The last post was about quincunx antialiasing which used 5 samples per pixel, but allowed you to share 4 of those samples with 4 other pixels each, making it so you only had to render 2 samples per pixel to get those 5 samples per pixel.
I also mentioned that shadertoy didn’t allow you to render to texture so in my shadertoy demo, i had to actually just do 5 samples per pixel to be able to show you the quincunx effect.
If you ever find yourself in that sort of a situation where you can’t (or don’t want) to render your scene twice, 4-Rook Antialiasing may be more what you are looking for.
4-Rook anti aliasing takes 4 samples per pixel, and does so in the pattern below with the specified blend weights. This pattern is also sometimes called rotated grid supersampling (RGSS) and is also a subset of “N-Rook” supersampling where your sample points within a pixel don’t share a vertical or horizontal line with any other sample point. The N-Rook sample patterns are good at breaking up horizontal or vertical aliasing.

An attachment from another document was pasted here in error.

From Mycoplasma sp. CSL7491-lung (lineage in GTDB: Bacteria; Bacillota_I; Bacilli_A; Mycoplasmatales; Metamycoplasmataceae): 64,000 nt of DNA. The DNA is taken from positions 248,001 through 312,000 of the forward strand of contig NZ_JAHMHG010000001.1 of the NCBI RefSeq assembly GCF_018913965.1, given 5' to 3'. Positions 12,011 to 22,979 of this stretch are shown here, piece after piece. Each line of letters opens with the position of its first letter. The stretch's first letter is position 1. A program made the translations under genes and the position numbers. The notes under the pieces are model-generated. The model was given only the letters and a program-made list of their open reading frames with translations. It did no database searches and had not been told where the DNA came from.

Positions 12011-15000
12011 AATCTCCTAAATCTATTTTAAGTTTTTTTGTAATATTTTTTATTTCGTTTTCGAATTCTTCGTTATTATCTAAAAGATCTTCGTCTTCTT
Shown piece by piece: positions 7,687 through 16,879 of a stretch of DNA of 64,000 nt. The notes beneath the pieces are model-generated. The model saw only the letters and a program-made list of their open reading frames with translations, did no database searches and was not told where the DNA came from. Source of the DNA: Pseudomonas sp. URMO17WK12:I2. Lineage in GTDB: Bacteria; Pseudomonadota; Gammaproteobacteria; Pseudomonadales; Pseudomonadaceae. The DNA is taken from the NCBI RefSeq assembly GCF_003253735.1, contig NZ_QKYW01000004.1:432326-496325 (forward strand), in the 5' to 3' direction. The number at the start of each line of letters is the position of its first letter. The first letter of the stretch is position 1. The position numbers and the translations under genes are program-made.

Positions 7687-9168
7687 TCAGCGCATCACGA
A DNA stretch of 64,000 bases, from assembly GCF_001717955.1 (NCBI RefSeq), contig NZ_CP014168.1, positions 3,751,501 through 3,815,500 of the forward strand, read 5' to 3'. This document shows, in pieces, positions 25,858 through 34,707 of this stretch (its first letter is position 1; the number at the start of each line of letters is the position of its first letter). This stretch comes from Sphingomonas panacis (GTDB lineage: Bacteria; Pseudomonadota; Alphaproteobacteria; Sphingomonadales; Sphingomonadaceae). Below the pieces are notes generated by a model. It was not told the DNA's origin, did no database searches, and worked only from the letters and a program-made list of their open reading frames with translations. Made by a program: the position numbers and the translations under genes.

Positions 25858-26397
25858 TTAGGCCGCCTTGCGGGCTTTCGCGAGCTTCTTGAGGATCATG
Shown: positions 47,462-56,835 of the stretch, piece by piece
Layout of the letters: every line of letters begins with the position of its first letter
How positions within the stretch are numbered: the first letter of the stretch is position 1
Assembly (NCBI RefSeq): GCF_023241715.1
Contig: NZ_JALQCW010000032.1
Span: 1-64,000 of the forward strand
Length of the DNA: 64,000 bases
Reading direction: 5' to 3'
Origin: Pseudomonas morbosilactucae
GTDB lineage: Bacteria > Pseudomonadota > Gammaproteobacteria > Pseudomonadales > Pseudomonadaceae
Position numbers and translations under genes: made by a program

Interestingly, 4-Rook AA looks less blurry than quincunx so is higher quality. Intuitively, I’d have to say that makes sense, especially since it is more expensive to do (you render 4 samples per pixel instead of 2!), and also, while quincunx technically has 5 samples per pixel, and 4-Rook only has 4, those 4 samples are all NEW information used only once, while 4 of the samples in quincunx are “old news” and just the old information repeated again.
I think of it like this… the difference between a blur and real SSAA is that in a blur, you try to improve the image with no added information, while in SSAA you try to improve the image WITH added information. Quincunx is on the spectrum between those two since it re-uses 4 samples (minimal “new information”), while 4-rook’s samples are all new information.
Note that you could implement this anti aliasing by rendering your scene 4 times, each time offset by one of the 4 offsets. You would then do a final full screen pass to average each pixel across all 4 renders. In other words: Output[x][y] = (A[X][Y] + B[X][Y] + C[X][Y] + D[X][Y])/4.
Click the image below to be taken to the shadertoy demo of 4-rook anti aliasing.
Here is the quincunx image again for reference, note how it looks blurier in comparison to the 4-Rook image above (check out the red/blue rectangles to see that best), and that the spiral squares don’t quite look as good (they look more aliased?) and that the background grid is ever so slightly darker than the 4-rook version above (or the aliased version of the grid in either picture)!